Featured Articles

Analysts expect ARM to do well next year

Analysts expect ARM to do well next year

British chip designer ARM could cash in on the mobile industry's rush to transition to 64-bit operating systems and hardware.

More...
Huawei and Xiaomi outpace Lenovo, LG in smartphone market

Huawei and Xiaomi outpace Lenovo, LG in smartphone market

Samsung has lost smartphone market share, ending the quarter on a low note and Xiaomi appears to be the big winner.

More...
Intel Broadwell 15W coming to CES

Intel Broadwell 15W coming to CES

It looks like Intel will be showing off its 14nm processors, codenames Broadwell, in a couple of weeks at CES 2015.

More...
Gainward GTX 980 Phantom reviewed

Gainward GTX 980 Phantom reviewed

Today we’ll be taking a closer look at the recently introduced Gainward GTX 980 4GB with the company’s trademark Phantom cooler.

More...
Zotac ZBOX Sphere OI520 barebones vs Sphere Plus review

Zotac ZBOX Sphere OI520 barebones vs Sphere Plus review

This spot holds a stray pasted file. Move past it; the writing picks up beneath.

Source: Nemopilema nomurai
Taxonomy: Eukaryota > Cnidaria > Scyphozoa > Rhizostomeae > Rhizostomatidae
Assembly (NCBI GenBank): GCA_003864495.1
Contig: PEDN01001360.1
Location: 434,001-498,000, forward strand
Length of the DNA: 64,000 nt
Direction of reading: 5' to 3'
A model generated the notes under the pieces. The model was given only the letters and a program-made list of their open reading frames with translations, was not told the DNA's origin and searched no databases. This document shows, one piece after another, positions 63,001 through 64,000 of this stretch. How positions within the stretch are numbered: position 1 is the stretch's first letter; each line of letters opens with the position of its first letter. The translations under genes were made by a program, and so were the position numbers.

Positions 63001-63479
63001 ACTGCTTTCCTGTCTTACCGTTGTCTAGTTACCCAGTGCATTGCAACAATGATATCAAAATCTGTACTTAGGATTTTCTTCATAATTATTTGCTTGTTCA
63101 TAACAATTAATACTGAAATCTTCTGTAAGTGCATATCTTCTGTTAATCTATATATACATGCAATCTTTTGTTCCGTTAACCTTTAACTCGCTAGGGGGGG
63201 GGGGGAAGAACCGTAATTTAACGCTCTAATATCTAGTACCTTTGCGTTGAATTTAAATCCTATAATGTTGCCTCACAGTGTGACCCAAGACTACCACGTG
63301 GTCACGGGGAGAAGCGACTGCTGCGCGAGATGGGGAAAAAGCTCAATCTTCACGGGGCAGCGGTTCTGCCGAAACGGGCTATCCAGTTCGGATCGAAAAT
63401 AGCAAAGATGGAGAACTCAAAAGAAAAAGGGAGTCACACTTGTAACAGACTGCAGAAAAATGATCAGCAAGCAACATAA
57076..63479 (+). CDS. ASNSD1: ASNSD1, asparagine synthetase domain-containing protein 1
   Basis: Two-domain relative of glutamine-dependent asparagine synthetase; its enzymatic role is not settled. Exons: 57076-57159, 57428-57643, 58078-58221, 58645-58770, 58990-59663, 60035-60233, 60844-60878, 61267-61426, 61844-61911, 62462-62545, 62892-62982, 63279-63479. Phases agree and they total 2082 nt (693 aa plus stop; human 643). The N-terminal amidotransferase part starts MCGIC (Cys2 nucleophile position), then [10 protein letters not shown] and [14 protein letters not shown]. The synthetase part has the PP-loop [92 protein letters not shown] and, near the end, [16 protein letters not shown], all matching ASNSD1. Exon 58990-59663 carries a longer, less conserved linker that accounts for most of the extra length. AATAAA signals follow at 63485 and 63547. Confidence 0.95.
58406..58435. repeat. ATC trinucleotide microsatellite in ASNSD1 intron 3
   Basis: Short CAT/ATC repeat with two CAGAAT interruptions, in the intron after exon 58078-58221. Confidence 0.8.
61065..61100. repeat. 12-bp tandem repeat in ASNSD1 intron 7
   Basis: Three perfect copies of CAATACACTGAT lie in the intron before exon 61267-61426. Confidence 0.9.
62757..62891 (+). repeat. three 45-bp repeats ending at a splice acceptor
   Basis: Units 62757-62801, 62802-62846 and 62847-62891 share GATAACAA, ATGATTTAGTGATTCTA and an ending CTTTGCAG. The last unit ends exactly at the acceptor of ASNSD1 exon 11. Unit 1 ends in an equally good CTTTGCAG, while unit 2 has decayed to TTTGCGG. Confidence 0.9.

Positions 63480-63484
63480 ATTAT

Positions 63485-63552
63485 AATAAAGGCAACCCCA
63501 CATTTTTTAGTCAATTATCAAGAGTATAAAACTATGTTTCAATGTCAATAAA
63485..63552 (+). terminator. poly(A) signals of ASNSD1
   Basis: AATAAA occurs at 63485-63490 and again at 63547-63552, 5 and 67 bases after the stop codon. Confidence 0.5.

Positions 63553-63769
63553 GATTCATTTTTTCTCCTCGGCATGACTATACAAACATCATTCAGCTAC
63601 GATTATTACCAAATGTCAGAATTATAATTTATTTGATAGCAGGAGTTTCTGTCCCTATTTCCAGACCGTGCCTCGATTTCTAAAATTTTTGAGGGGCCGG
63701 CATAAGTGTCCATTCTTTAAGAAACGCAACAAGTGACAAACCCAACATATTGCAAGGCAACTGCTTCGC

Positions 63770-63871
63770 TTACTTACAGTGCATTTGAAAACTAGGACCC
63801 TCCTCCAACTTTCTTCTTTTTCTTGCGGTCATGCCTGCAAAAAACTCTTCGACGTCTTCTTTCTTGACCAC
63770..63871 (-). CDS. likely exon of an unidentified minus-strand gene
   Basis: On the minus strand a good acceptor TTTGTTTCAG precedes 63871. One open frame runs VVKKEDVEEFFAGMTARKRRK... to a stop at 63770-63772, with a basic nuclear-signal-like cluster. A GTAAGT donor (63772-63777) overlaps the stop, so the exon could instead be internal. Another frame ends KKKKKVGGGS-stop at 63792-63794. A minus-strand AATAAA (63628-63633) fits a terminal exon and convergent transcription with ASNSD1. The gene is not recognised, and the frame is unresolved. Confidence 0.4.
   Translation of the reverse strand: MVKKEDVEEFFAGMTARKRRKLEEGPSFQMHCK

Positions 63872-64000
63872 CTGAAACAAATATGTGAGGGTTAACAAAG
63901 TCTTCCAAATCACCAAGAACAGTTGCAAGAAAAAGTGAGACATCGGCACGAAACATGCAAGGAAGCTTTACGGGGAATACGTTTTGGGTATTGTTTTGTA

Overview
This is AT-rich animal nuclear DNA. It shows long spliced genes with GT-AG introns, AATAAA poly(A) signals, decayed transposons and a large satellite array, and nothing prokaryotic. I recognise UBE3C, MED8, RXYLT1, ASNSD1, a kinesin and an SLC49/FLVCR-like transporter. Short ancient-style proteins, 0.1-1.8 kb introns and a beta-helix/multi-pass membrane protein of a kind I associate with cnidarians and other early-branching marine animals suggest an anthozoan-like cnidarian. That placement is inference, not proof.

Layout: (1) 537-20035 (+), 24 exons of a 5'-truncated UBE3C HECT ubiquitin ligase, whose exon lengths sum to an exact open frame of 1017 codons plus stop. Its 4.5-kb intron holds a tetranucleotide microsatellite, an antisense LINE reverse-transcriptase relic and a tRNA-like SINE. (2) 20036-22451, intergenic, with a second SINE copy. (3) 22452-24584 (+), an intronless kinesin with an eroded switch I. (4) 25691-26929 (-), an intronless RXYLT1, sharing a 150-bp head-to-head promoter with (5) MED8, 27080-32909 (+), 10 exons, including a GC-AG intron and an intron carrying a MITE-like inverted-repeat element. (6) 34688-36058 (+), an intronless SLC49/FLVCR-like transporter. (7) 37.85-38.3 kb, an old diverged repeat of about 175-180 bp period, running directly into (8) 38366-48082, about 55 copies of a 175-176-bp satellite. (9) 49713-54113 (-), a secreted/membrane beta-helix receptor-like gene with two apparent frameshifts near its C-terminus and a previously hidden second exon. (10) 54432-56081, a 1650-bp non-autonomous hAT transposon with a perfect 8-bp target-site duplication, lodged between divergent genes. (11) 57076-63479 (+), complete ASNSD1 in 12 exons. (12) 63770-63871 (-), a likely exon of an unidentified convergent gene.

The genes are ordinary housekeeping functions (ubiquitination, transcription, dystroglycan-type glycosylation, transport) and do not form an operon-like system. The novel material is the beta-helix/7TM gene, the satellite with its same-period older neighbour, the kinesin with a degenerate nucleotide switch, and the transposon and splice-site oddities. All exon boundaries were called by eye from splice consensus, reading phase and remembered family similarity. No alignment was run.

Zotac has been in the nettop and mini-PC space for more than four years now and it has managed to carve…

More...
Frontpage Slideshow | Copyright © 2006-2010 orks, a business unit of Nuevvo Webware Ltd.
Wednesday, 11 May 2011 14:24

Intel switching to PowerVR for next gen Atom

Written by Slobodan Simic
intel_insidenew_logo

PowerVR SGX545 graphics core

According to the slide posted over at VR-Zone.com, Intel will switch to PowerVR's SGX545 GPU in its upcoming Cedarview Atom CPU platform.

Of course, the new GPU path that Intel is taking with the upcoming Cedar Trail Atom doesn't bring anything new as, after all, the famous GMA 500 And GMA 600 were actually based on PowerVR's SGX535 graphics core. The good side of the story is that there will probably a significant boost in GPU performance, on paper at least. The new GPU will be clocked at 640MHz for the destop part and at 400MHz for the mobile one. These clocks are significantly faster than the original 200MHz clock that PowerVR used for this GPU.

The "new GPU" brings support for DirectX 10.1 and OpenGL 3.1 and hardware accelerated video decoding for MPEG-2, MPEG-4 part 2, VC1, WMV9 and H.264. Other noted specs on the slide include a single channel 24-bit LVDS display outputs with a resolution of up to 1440x900 coupled with eDP 1.1 as well as support for external D-Sub, HDMI 1.3a and Displayport 1.1. The memory is still limited to single channel but Intel upped maximum capacity to 4GB and threw in support for DDR3 1067MHz memory.

You can find the original slide and more info here.


Last modified on Wednesday, 11 May 2011 16:22
blog comments powered by Disqus

 

Facebook activity

Latest Commented Articles

Recent Comments